Figure 2-55.Typical bonding link installation.
bonding. Bonding connections are made of screws,
nuts, washers, clamps, and bonding jumpers. Figure
2-55 shows a typical bonding link installation.
Bonding also provides the necessary
low-resistance return path for single-wire electrical
systems. This low-resistance path provides a means
of bringing the entire aircraft to the earths potential
when it is grounded.
Whenever you perform an inspection, both
bonding connections and safetying devices must be
inspected with great care.
Static dischargers are commonly known as static
wicks or static discharge wicks. They are used on
aircraft to allow the continuous satisfactory operation
of onboard navigation and radio communication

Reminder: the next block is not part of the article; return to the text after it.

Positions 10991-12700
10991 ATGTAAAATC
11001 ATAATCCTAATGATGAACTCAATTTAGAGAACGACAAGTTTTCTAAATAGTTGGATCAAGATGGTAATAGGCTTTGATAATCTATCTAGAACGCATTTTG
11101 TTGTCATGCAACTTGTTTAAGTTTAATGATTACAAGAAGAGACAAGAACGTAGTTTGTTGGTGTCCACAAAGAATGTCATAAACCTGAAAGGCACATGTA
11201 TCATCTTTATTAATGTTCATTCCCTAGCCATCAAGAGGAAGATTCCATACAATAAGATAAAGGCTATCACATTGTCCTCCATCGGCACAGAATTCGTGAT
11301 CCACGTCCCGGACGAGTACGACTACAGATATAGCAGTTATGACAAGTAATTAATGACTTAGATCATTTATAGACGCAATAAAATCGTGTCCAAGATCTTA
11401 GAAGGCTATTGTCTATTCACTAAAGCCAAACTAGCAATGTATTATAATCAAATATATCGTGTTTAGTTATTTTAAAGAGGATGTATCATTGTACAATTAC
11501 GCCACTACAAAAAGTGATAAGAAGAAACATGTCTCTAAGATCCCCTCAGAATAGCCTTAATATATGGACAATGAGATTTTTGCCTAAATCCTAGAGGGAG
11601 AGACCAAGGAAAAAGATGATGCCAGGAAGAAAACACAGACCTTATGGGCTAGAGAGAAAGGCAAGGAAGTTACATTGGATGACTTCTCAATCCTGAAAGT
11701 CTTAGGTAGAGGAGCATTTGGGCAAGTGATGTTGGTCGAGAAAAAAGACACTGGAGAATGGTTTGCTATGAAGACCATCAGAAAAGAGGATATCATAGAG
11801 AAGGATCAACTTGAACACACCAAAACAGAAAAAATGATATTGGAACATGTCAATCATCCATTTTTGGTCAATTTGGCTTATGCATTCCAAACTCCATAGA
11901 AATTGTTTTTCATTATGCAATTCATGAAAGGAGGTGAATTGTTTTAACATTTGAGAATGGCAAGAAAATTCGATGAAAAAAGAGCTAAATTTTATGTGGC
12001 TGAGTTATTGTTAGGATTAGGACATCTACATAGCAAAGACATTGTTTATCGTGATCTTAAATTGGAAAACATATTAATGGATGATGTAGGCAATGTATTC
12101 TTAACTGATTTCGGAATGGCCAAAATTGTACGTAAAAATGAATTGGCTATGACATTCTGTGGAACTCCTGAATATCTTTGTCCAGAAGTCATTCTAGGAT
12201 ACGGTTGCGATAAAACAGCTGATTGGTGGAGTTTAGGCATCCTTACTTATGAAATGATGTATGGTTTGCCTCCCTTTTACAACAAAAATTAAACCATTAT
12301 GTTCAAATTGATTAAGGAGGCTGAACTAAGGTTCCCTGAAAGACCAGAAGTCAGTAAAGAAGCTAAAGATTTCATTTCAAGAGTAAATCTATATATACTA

systems. During adverse charging conditions, they
limit the potential static buildup on the aircraft and
control interference generated by static charge. Static
dischargers are not lighting arrestors and do not
reduce or increase the likelihood of an aircraft being
struck by lightning. Static dischargers are subject to
damage or significant changes in resistance
characteristics as a result of lightning strike to the
aircraft, and should be inspected after a lightning
strike to ensure proper static discharge operation.
Static dischargers are fabricated with a wick of
wire or a conductive element on one end, which
provides a high resistance discharge path between the
aircraft and the air. See figure 2-56. They are
attached on some aircraft to the ailerons, elevators,
rudder, wing, horizontal and vertical stabilizer tips,
etc. Refer to your applicable aircrafts MIM for
Figure 2-56.Typical static dischargers.